Regular readers of these articles will recall the intention of Pierre Nkurunziza, outgoing president of Burundi, to become a ‘supreme leader’-style figure within his own country and remaining the power behind the throne. These plans were hit for six with Nkurunziza’s untimely passing this week, understood to be from coronavirus. Not only does this illustrate ongoing issues with how countries – and businesses – respond to the pandemic, but reiterates a fascinating question for politics in general: will a power vacuum be filled for better or for worse?
There is a tragic irony in Burundi’s state-ordered expulsion of the World Health Organisation’s coronavirus team just one month before Nkurunziza’s apparent death from the virus. Typical of the strongmen worldwide – Bolsonaro, Putin, Johnson and Trump – who downplayed or outright condemned the scale of the threat, turning away from science will make Burundi pay a heavy price, as the country’s testing system is virtually non-existent, mass gatherings (both political and social) continued unabated, and Nkurunziza’s office declared that Burundi had ‘signed a covenant with God’ to be spared from ravages. They are far from alone in this, though: even countries which locked down now risk throwing away the advances – witness Nigeria’s intended cutting of the healthcare budget by 40% – while others made even more unbelievable pronouncements, such as President Magafuli of Tanzania claiming (with zero evidence) that coronavirus was defeated ‘through the power of prayer’, while urging citizens not to accept masks and decrying warnings of health officials as ‘exaggerations’.
Such actions are understandable in the context of wanting to deny the reality that, perhaps, makes all of us powerless but is disastrous by every moral and practical metric. And in the long-term, the nations which will most rely on international investment, development and partnership will be the ones least likely to receive them, because of the power-centric decisions made by their leaders. Who would be eager to fly to Burundi or Tanzania now for business when they have proven themselves so inexpert at handling the crisis? Who would feel comfortable establishing a new facility in Nigeria when the slashed healthcare budget means that local workers would very likely suffer in the event of a further wave? Covid-19 being ‘the great leveller’ has long since been proven to be false, but in few places – and with worse consequences – is that demonstrated better than these.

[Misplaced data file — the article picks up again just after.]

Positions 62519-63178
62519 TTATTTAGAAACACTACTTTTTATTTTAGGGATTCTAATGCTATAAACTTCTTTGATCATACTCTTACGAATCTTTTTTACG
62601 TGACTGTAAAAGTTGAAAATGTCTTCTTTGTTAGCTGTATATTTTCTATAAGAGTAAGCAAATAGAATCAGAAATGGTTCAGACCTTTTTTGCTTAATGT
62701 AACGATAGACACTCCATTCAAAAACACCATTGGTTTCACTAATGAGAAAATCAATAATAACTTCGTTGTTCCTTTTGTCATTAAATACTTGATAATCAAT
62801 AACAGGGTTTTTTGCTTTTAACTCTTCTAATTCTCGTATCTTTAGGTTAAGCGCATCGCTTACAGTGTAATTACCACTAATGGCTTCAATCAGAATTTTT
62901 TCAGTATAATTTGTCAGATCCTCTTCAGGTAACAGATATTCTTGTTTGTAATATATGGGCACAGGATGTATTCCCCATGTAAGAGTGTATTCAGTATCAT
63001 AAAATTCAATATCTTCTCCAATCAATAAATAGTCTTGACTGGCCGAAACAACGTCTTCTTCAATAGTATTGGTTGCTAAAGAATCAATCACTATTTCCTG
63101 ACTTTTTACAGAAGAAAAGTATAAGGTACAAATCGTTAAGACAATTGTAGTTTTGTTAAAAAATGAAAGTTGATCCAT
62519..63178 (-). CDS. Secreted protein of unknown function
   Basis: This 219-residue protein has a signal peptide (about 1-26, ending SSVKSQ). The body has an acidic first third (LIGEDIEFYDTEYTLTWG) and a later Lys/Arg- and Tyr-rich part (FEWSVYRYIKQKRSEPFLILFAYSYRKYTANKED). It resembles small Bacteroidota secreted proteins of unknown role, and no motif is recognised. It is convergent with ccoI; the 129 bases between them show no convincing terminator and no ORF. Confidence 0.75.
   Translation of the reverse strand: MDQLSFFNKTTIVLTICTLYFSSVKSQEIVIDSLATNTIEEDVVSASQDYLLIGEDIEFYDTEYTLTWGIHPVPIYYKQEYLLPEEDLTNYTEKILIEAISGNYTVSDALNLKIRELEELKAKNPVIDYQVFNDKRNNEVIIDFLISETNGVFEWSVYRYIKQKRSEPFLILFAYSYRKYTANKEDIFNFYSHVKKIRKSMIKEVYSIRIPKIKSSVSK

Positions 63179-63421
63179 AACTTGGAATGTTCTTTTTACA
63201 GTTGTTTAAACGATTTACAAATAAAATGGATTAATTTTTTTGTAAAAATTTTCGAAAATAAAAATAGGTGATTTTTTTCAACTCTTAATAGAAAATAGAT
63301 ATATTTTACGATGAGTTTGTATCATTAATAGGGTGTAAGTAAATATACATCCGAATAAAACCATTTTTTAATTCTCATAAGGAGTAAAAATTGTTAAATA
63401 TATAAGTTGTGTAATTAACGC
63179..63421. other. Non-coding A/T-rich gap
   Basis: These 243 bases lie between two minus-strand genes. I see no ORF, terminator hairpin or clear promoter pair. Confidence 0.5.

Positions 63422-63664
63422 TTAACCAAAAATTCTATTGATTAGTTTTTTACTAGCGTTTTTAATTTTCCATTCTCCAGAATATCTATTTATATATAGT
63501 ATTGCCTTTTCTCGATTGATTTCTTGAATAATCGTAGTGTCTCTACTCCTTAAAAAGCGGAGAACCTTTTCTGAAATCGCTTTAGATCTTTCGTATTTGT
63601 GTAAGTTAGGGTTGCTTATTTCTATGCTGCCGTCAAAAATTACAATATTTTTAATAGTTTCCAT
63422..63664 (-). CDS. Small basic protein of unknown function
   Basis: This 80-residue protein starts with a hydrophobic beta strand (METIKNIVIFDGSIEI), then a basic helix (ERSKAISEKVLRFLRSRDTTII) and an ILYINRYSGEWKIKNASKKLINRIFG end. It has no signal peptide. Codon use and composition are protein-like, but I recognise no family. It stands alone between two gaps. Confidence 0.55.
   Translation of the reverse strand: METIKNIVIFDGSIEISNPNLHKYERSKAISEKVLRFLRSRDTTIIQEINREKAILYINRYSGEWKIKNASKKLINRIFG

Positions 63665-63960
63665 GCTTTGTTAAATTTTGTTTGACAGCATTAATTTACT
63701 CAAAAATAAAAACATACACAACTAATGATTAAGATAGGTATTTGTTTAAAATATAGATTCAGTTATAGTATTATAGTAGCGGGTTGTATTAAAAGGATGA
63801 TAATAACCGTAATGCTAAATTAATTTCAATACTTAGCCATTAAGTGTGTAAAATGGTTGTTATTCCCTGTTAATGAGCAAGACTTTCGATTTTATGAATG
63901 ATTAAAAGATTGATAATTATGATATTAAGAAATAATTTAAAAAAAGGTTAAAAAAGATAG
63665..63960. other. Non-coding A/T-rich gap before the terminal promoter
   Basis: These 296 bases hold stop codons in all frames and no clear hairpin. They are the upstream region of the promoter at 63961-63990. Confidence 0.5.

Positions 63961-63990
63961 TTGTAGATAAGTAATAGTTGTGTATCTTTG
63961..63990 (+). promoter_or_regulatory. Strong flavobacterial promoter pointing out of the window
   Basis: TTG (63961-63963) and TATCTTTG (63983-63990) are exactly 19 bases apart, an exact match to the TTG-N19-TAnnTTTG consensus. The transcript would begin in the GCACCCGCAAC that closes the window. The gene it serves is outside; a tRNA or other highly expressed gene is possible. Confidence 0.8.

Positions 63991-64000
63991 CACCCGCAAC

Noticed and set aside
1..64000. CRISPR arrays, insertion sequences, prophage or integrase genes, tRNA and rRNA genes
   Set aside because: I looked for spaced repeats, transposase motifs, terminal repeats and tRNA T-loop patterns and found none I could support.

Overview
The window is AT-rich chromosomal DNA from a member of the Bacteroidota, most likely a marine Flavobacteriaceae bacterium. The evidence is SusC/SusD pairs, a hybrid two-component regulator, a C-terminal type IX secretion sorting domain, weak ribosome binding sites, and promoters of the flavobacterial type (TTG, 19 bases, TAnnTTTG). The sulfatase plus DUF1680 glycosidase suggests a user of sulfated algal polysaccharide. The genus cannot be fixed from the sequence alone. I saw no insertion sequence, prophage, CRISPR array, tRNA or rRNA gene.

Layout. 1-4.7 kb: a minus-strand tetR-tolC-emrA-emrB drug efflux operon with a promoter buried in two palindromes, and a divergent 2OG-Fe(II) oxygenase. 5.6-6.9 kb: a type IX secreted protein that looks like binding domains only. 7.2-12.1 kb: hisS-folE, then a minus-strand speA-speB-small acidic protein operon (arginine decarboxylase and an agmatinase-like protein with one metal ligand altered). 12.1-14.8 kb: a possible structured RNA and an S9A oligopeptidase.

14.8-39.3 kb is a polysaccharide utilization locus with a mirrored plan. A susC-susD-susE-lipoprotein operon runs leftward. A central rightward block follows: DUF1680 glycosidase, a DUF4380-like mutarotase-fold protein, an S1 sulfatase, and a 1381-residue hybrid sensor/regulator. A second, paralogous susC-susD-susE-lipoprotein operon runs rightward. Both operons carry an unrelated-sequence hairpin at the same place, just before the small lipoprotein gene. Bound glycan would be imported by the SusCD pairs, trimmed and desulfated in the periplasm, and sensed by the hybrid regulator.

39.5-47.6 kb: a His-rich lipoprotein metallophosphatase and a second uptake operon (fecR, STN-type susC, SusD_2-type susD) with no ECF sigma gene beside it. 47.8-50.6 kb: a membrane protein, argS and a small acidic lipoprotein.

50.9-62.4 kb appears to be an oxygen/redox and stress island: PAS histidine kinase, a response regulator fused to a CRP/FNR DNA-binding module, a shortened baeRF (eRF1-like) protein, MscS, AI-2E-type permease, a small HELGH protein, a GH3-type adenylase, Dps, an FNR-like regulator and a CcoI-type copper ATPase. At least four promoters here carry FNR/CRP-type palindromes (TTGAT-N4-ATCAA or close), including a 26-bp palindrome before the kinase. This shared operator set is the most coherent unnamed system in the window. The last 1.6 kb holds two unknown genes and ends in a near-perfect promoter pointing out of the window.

And so, to the other issue – that Evariste Ndayishimiye has found himself President of a veritable one-party state, with vast influence and control over business, politics and the media, and without the constraints that would have come from Nkurunziza’s oversight. At least for now, there is no sign of any alternate party magnate taking on the overseer’s role intended to enable Nkurunziza to continue holding the true reins of power – perhaps because he himself ensured there was no true competition. Whether Ndayishimiye will use this combination of dominance and independence to forge his own path, or whether the organs of power will encourage further corruption within the system built upon it, will shape Burundi’s destiny for decades to come.
Such a situation has rarely occurred before in global politics, where power is mainly transferred through the electoral process, whether genuine or otherwise, or at the barrel of a gun. To have the chance to reshape the destiny of a country in such a manner is almost unprecedented, but the new President must be careful. Whatever he does, he will make enemies: either antagonizing those who would have used Nkurunziza’s influence for their own benefit or throwing away a chance for substantive change by adhering to the ways of the old system. Indeed, there will undoubtedly be those who consider an independent President, with no apparent puppet master, to be a vacuum in itself – and power vacuums are rarely unfilled for long.
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